JEFFERSON CITY — Democrats in the Missouri House are trying to reverse a policy they say amounts to “state-mandated sexual assault.”
At a news conference Tuesday afternoon, House Minority Leader Crystal Quade, D-Springfield, Rep. LaKeySha Bosley, D-St. Louis, and Rep. Jon Carpenter, D-Kansas City, said they had filed legislation to ensure doctors are not required to perform pelvic exams before abortions unless they are medically necessary.
Current Department of Health and Senior Services policy requires that doctors conduct a pelvic exam 72 hours before performing an abortion, even if the abortion is medication-induced.
Supporters of HB 2617, HB 2475 and HB 2713 said pelvic exams are invasive and uncomfortable and can be particularly upsetting for young women or survivors of sexual assault.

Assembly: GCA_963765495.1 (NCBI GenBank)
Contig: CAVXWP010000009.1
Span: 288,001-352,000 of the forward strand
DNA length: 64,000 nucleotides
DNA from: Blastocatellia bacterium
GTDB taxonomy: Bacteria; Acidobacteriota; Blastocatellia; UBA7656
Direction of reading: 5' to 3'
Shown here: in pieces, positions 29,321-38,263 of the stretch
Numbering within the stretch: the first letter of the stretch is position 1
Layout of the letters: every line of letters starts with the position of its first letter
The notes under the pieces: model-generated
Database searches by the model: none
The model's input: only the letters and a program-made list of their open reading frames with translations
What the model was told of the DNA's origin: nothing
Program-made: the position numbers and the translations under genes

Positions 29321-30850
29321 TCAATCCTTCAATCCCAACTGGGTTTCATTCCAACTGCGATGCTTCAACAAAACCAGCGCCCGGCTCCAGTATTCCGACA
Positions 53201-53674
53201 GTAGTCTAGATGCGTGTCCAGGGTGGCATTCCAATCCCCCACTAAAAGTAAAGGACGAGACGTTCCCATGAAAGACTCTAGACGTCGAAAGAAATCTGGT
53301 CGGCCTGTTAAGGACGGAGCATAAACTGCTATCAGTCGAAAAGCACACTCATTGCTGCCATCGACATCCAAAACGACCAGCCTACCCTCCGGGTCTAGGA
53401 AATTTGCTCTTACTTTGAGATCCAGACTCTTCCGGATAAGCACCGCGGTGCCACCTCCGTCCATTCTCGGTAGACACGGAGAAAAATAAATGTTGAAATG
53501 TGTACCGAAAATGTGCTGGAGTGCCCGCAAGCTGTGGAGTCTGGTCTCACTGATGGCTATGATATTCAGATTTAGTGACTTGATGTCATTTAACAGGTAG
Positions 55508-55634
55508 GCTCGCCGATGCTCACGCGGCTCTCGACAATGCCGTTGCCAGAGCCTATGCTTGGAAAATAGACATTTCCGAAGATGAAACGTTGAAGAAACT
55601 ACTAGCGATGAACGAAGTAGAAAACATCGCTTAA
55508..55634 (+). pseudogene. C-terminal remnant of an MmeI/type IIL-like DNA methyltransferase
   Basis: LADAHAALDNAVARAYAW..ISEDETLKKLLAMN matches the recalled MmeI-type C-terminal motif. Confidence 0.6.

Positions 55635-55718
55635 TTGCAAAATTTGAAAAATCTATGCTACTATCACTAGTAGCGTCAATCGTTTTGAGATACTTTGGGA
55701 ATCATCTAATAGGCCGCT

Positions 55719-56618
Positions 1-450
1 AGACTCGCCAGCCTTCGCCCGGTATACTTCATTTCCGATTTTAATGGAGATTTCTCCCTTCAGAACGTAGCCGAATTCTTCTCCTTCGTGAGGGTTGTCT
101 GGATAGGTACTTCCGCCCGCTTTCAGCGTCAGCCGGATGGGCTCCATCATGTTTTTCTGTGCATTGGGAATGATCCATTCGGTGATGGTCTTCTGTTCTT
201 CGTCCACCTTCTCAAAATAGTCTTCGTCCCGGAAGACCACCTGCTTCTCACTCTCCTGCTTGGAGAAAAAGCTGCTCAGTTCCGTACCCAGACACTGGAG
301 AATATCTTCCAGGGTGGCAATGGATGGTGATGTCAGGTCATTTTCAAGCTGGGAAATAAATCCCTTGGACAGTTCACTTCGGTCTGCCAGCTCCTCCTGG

“This is an issue we need to champion to make sure that young girls feel safe when they go to the doctor,” Bosley said.
At the news conference, speakers blamed the policy on DHSS head Randall Williams and called on Gov. Mike Parson to halt the practice.
A news release from DHSS in mid-2019 said department policy on pelvic exams has remained largely the same for decades, though it was reworded in 2018, and that it is required by state law.
Carpenter said he hasn’t “talked to a single Missourian who thinks it’s a good idea for the government to mandate medical procedures that doctors think (are) wrong and unnecessary.” He invited Republicans to support the legislation.
Quade said she doesn’t expect the legislation to advance in the Republican-controlled legislature, especially during an election year, but that it is still important to draw attention to the issue.
“We believe this is a conversation that is necessary,” she said.